Long term clinical outcomes after EVLP
Long term clinical outcomes after ex-vivo perfusion of previously rejected lungs are comparable with outcomes from ‘standard lungs’.
The use of ex-vivo lung perfusion (EVLP) to re-assess and recondition sub-standard (previously rejected) lungs before transplantation is a rapidly expanding new procedure. However, few centers to date have yet accumulated sufficient follow-up data to confidently compare mid- to long-term (> 5 years) clinical outcomes after EVLP-lung transplants with outcomes after transplantation of standard non-EVLP lungs.
Possibly the only truly “long-term” experience (now >7 years) is from Toronto (Tikkanen et al * (1)) who as early as 2014 reported that short- to long-term functional outcomes, rejection rates and mortality among recipients of 64 previously rejected EVLP lungs were quite comparable with those of conventional standard lungs.
Confirming the Toronto findings
Reassuring confirmation of these findings is now trickling in from other centers, most recently from the Swedish Gothenburg group (Wallinder et al, 2016 (2)) who have followed recipients of 27 EVLP lungs for up to 4 years. Their mid-term results are impressive and reassuring – no statistical differences were found in early- or mid-term lung function, rejection or survival rates between the EVLP treated lungs and standard “acceptable” lungs that were not subjected to EVLP.
Primary graft dysfunction (PGD), grades 1-3 at 72 hours post-transplant, for example, was 14% in the EVLP group and 12% in the non-EVLP group. (n.s.) Survival at 1 year was actually higher in the EVLP group (92%) than in the non-EVLP group (79%) but this difference was not statistically significant.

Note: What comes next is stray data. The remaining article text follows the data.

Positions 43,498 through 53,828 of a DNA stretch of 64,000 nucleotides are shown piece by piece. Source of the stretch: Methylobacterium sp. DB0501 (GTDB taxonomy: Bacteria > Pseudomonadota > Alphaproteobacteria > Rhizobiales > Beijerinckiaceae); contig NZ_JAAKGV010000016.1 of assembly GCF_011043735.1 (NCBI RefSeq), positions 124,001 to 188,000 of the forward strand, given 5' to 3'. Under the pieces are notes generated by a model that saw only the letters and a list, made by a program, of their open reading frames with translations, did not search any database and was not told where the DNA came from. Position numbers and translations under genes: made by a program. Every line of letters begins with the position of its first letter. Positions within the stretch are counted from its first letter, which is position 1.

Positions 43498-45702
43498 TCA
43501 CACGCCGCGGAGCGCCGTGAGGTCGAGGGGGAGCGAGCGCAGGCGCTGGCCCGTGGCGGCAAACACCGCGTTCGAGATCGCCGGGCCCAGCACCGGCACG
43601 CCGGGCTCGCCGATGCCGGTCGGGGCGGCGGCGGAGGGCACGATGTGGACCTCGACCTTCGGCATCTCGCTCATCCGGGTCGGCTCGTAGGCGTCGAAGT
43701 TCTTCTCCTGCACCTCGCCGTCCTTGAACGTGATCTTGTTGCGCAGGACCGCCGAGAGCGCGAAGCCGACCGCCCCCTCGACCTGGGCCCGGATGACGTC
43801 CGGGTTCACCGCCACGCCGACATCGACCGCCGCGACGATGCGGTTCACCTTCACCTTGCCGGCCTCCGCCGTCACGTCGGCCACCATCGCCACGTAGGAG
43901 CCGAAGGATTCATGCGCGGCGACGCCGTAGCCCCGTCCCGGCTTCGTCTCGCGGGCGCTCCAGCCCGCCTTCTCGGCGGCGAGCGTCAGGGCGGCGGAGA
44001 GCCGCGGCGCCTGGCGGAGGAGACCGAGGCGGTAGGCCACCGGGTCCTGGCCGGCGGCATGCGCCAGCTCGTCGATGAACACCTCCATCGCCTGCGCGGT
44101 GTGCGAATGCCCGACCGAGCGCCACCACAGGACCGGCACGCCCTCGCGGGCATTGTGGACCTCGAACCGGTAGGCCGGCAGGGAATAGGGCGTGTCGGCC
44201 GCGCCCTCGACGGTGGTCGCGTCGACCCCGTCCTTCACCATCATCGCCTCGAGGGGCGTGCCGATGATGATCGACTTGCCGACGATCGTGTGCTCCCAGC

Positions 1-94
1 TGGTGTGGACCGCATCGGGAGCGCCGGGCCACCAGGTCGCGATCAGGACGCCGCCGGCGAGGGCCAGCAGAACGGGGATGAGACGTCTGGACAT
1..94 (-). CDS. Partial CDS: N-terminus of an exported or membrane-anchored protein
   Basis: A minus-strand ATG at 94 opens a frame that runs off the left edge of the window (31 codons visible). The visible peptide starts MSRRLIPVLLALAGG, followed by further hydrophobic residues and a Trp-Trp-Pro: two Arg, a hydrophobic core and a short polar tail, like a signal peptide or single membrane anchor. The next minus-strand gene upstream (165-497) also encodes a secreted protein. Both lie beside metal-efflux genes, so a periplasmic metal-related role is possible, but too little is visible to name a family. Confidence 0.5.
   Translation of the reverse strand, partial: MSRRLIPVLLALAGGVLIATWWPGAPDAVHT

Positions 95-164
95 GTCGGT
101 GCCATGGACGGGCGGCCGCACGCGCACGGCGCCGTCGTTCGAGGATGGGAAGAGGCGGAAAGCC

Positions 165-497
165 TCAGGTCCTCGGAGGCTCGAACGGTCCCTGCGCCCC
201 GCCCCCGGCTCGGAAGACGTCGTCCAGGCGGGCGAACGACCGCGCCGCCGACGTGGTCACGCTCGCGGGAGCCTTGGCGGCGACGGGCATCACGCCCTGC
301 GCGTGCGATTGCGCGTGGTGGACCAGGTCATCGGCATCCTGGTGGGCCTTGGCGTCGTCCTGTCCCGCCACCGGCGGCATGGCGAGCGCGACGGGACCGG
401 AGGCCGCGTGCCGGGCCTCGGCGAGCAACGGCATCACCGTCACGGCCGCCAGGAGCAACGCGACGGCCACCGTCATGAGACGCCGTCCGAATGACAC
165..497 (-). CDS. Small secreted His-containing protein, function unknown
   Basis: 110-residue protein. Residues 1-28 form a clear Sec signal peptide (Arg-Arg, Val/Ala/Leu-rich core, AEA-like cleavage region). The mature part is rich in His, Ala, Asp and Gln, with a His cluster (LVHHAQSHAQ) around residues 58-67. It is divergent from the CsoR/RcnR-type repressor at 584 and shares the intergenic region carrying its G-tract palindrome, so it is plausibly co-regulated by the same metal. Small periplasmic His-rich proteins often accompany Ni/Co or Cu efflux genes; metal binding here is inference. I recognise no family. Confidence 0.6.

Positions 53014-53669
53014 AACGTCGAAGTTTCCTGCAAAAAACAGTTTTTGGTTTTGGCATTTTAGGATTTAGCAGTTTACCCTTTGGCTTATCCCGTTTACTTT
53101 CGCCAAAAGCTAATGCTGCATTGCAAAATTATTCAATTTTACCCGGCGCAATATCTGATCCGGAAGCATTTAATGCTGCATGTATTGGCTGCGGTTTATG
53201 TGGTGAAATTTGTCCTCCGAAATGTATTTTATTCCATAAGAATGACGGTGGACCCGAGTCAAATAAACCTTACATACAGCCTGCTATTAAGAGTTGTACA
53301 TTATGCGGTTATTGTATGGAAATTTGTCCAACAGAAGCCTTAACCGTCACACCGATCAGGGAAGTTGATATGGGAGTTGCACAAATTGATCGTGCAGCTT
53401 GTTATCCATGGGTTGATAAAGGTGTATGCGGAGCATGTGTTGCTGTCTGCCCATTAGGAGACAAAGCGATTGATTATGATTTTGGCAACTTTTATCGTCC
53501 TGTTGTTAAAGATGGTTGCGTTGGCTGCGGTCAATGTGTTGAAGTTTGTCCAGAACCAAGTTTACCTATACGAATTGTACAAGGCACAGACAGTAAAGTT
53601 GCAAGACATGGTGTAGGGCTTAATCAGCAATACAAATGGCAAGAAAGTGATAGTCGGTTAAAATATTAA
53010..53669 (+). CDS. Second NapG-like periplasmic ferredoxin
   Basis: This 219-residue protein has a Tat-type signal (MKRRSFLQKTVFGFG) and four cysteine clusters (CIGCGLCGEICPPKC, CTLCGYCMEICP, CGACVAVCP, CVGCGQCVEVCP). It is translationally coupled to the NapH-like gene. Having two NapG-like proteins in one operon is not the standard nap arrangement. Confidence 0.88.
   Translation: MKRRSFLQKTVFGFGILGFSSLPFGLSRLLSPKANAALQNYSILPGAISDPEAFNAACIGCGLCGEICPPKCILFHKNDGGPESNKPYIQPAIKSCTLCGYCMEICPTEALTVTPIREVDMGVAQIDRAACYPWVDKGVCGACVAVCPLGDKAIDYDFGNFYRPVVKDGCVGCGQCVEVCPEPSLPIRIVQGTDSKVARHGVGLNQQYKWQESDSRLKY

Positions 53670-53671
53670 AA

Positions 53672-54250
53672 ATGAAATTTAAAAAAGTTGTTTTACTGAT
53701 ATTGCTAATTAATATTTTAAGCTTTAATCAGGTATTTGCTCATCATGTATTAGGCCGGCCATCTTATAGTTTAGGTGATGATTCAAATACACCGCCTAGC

Also of interest was the high 88% EVLP conversion rate (the proportion of EVLP- treated marginal lungs which were reassessed as acceptable after EVLP). This compares well with the 86% rate reported from Toronto. Note however that Toronto´s EVLP data included a number of DCD lungs, which are not always considered sub-standard. Conversion rates of course also depend on the inclusion criteria for EVLP and the experience of the transplantation team.
1. Tikkanen et al, 2015. Functional outcomes and quality of life after normothermic ex vivo lung perfusion lung transplantation. (Link to abstract)
2. Wallinder et al, 2016. Transplantation after ex vivo lung perfusion: A mid-term follow-up. (Link to abstract)
XVIVO Insights. PB-2017-03-16